Tag: Spark

Stephen King – Insomnia | Review

Author: Stephen King

Type: Fiction

Page Count/Review Word Count: 760

Rating: 3.25/5



I have pretty mixed feelings about this book, because there were elements and themes to it which I liked but it was also pretty boring in places. There were also some unusual formatting elements being used to convey psychic conversations that made it a little harder/more involved to read it, as well as tiny print and super thin pages that sometimes made the actual book difficult to hold.

This is definitely not one that you should read if you’re new to King, and there’s a very specific reason for that. It has some heavy tie-ins with the Dark Tower series, including a cameo from Roland and references to ka-tets and a whole section named after the Crimson King. The stakes are high, too. If the life of a certain child isn’t saved, the Tower will fall down.

If all of that means something to you, you’re probably ready to read this book. If not, maybe leave it for a while, especially because it was the lore and the tie-ins with the multiverse which made this worth reading, at least in my opinion. Other than that, it was pretty dull, although it wasn’t as tedious of a read as Bag of Bones. It was also confusing at times, but there were at least these little periods here and there where it sort of managed to reabsorb me again.



I was also kind of disappointed with the fact that insomnia itself didn’t really play a major part in the story line. It was more as though it was the inciting incident and then the rest of the story just went off on a tangent with almost Donnie Darko vibes when it comes to how the protagonists could see auras and influence people and the events that were happening. That was all fine, but as an actual insomniac, I was kind of hoping to see more from that.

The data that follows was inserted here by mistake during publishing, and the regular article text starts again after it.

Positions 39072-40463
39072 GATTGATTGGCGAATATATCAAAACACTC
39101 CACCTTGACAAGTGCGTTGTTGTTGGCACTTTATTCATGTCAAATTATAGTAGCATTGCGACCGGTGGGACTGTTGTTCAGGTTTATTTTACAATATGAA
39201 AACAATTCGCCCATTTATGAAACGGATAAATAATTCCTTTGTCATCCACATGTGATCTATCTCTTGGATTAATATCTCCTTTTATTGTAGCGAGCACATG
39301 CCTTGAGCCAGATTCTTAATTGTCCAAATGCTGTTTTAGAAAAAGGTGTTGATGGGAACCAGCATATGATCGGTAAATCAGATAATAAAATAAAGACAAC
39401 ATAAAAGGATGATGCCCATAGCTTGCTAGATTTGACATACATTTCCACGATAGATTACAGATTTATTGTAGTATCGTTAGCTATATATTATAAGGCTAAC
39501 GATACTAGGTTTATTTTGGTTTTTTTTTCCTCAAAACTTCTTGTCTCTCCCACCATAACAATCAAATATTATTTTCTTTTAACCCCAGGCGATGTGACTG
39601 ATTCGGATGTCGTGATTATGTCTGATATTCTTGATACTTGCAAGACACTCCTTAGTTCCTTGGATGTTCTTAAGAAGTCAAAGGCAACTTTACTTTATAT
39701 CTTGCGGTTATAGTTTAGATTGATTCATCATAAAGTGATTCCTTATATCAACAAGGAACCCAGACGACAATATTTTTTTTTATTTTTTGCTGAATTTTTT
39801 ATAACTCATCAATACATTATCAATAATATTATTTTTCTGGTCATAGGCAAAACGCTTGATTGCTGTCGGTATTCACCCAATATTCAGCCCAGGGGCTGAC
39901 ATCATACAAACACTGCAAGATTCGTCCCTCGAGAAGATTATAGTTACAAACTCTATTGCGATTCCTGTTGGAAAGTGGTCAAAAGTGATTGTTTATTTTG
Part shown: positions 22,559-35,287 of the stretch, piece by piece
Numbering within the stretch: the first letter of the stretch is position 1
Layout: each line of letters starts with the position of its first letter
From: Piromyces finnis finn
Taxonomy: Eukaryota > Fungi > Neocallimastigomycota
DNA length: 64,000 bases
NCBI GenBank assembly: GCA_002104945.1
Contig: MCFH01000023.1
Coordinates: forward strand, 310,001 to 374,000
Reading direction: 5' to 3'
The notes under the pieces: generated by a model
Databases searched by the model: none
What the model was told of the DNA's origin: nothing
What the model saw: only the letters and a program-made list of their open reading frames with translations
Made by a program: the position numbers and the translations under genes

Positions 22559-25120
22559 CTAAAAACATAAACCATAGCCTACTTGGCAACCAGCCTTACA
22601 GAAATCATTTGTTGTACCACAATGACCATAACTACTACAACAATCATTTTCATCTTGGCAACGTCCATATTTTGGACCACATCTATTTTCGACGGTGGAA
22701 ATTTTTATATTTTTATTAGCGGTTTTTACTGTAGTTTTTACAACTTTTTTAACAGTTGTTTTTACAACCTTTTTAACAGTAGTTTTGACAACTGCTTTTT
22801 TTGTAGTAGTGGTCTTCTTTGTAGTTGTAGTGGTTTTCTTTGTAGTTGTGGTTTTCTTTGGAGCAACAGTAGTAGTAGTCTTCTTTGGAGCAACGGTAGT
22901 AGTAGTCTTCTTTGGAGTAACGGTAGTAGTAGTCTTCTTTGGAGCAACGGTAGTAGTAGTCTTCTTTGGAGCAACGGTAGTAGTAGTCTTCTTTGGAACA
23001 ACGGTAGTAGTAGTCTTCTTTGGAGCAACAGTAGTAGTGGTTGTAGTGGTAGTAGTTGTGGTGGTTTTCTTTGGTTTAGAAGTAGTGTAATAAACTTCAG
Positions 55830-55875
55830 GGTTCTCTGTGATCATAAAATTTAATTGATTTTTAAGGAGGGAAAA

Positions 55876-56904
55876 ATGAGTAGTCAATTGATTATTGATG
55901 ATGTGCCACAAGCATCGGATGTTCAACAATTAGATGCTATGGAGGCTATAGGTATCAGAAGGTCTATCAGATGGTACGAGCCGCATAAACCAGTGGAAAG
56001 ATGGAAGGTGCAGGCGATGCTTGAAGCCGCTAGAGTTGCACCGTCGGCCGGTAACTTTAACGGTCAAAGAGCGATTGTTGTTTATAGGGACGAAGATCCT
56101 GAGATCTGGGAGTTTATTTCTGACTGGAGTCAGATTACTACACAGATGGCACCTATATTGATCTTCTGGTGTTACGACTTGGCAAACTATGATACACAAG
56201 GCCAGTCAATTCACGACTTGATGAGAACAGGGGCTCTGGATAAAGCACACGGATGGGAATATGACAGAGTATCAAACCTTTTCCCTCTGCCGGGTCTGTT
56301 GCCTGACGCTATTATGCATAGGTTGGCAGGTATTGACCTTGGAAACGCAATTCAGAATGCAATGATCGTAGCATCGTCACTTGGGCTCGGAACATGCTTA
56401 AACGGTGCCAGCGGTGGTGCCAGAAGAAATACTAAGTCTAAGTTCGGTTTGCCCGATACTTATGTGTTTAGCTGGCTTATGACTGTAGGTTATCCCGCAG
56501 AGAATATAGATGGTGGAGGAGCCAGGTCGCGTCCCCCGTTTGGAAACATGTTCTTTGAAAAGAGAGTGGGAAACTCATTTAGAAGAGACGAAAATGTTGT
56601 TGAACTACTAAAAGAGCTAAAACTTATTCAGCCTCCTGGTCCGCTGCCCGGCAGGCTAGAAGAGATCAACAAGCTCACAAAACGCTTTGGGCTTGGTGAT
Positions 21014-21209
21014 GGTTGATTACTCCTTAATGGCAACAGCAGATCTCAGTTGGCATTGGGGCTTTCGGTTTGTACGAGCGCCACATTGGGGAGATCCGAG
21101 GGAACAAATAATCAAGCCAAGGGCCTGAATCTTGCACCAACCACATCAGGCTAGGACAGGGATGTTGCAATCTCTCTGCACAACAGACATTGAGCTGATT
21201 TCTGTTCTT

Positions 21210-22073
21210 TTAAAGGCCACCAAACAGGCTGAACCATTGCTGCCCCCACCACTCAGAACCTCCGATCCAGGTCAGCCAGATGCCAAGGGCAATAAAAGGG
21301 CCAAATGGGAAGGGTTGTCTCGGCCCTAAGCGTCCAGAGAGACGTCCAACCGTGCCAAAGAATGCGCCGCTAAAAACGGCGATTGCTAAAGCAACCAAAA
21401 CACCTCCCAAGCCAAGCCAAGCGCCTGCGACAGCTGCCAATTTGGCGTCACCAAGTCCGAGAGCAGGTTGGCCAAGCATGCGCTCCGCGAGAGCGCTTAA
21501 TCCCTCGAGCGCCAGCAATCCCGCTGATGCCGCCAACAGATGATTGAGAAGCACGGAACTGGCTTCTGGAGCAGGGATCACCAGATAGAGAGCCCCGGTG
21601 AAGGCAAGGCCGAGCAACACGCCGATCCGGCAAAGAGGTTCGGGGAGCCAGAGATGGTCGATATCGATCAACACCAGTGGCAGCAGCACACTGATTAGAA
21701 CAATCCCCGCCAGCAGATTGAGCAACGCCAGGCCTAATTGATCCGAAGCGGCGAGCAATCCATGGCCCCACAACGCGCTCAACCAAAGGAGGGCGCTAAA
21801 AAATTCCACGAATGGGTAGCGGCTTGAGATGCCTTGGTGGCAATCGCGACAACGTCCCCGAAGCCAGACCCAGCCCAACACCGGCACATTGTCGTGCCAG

It also felt as though the pacing was off, with a little too much worldbuilding for my taste. The only saving grace there was that it was set in Derry, Maine, one of King’s most iconic settings, and so it was good to get a little extra background information. It stopped me caring too much about whether the plot was going anywhere because I was just happy to be there.

Then, when the plot did go places, it quite often took off like a rocket, hooking me in for fifty pages or so before it went back to not much happening. Then it was followed up by what felt like a rushed epilogue with a pretty cliché ending, but then I suppose King isn’t really known for having the best endings anyway. I think if anything, it just ran out of steam, and when you consider that it was written across a three year period, perhaps that’s understandable.


Stephen King

Stephen King


There’s just something missing here, that magic spark that King’s work sometimes has. I think different people experience his different books in different ways, and there’s a risk that sometimes with his longer work, if the book doesn’t connect with you, it ends up feeling like a chore. This one wasn’t quite a chore, but it also wasn’t far off it, and if it had been another hundred pages or so I think I would have given up and switched it out as a bedtime book.